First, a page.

Let’s talk about inflation baby
It’s the financial story of the year as far as I’m concerned, so let’s talk about it some more for September.
Covid19, meme stocks, the rise of crypto, Buy Now Pay Later, vaccines – just some of the big news ‘trends’ we’ve witnessed so far this year in the news. Can you think of any others?
These trends are of course painted with very broad brush strokes and often quite reductive but it is helpful to think in trends sometimes. These are the news stories that don’t just happen once but come back to us again and again from new angles.
For me (as a secret macro nerd) the biggest one has been inflation. It’s coloured all our discussions from economic reopening to cryptocurrency usefulness and shortages of HGV drivers.
The prevailing narrative, in the UK and US at least, is that inflation is going up. Quickly. September is shaping up to be a veritable season finale for inflation.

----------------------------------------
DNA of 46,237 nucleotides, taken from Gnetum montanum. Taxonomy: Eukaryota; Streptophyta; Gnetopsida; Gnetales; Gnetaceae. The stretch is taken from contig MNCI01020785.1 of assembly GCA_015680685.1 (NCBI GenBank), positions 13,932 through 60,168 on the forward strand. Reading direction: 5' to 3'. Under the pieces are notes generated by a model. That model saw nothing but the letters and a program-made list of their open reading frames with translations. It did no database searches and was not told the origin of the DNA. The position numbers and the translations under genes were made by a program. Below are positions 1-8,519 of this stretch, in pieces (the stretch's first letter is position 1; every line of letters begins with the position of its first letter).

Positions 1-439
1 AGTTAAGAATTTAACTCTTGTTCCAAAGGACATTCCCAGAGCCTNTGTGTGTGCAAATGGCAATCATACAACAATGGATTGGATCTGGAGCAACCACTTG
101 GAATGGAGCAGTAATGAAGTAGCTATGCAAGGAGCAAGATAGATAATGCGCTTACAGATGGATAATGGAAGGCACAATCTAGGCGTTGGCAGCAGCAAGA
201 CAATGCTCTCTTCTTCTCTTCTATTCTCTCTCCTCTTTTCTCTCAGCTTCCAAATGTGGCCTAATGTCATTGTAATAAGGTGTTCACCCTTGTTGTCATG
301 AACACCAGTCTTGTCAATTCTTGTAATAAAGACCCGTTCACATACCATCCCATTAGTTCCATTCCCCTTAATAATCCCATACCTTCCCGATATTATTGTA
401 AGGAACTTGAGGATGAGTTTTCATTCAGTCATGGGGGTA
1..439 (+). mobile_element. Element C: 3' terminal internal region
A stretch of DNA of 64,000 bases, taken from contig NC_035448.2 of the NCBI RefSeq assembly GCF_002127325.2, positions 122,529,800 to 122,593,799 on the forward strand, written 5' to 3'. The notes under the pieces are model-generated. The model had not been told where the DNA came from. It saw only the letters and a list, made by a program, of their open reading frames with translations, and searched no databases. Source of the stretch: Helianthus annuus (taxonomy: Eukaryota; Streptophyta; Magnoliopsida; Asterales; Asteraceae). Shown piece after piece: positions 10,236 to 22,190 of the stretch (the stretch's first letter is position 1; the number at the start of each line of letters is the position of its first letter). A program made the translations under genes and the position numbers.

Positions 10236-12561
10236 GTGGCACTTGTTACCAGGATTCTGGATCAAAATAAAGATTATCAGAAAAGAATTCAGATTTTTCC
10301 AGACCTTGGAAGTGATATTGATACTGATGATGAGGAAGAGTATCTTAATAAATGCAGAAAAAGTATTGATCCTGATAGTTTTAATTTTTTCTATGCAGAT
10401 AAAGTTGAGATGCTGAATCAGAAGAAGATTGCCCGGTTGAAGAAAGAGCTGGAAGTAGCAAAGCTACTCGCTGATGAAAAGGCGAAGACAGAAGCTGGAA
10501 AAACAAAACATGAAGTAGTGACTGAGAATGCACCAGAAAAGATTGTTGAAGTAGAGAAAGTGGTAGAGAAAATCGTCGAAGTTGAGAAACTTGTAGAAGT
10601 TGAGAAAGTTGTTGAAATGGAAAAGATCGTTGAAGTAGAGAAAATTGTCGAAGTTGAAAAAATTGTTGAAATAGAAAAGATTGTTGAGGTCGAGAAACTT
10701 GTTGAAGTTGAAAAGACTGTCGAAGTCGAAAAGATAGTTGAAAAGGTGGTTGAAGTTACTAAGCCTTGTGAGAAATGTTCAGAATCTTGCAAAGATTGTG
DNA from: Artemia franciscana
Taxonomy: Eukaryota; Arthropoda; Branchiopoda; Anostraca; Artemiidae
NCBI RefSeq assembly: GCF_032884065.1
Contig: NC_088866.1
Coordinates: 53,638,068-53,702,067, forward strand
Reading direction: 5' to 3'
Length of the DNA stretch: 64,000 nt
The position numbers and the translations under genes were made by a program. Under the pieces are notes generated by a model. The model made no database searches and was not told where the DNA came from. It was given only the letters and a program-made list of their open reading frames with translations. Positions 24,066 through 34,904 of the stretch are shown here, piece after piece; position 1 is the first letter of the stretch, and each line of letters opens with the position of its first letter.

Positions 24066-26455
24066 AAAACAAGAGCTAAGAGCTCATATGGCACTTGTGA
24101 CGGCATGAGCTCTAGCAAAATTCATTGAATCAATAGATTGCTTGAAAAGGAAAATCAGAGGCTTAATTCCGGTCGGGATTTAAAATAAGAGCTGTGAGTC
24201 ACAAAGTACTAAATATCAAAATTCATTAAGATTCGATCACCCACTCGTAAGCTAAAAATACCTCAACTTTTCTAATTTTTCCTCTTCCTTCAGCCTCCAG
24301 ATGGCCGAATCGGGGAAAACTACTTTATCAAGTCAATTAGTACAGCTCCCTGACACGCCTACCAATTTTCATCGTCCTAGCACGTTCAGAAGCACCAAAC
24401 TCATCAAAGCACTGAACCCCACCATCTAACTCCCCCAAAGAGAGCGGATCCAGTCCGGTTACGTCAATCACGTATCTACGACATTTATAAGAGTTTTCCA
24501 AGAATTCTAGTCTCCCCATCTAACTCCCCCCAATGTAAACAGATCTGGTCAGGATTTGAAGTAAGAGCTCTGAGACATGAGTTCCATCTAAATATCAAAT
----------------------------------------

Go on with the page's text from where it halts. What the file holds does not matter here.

At the beginning of the month (1 September) the Bank of England has a new member joining the Monetary Policy Committee. Catherine Mann replaces Gertjan Vlieghe on the MPC. While no guarantee to cause a tectonic shift in policy, a new voice is arriving at an interesting moment.
Rate decisions come in quick succession this month too, with the US Federal Reserve on 22 September quickly followed by the Bank of England on 23 September. It is unlikely they are actually going to do anything, but the consensus is that if the winds of change are going to blow through the ranks of the rate setters, now is the time when they’ll do it. We shall see.
In UK terms there is also an interesting inflection point in economic and political terms to contend with. The furlough scheme which has supported so many jobs since March 2020 is set to close on 30 September. While the employment rebound has been good overall, there is absolutely no precedence for what the withdrawal of government support like this could do.
On the same day (30 September) the government is also ending its temporary 5% VAT regime for travel and hospitality firms. The stamp duty holiday also finishes its wind down with the end of the relief for homes up to £250,000 in value.
September is certainly going to be an interesting month. It hasn’t exactly been a quiet summer, and as many return to work from a well-earned break the biggest trends in the news are unlikely to quieten down.
All the best from everyone here at Capital City Media, MRM and Mouthy Money, wishing you an engaging start to the Autumn.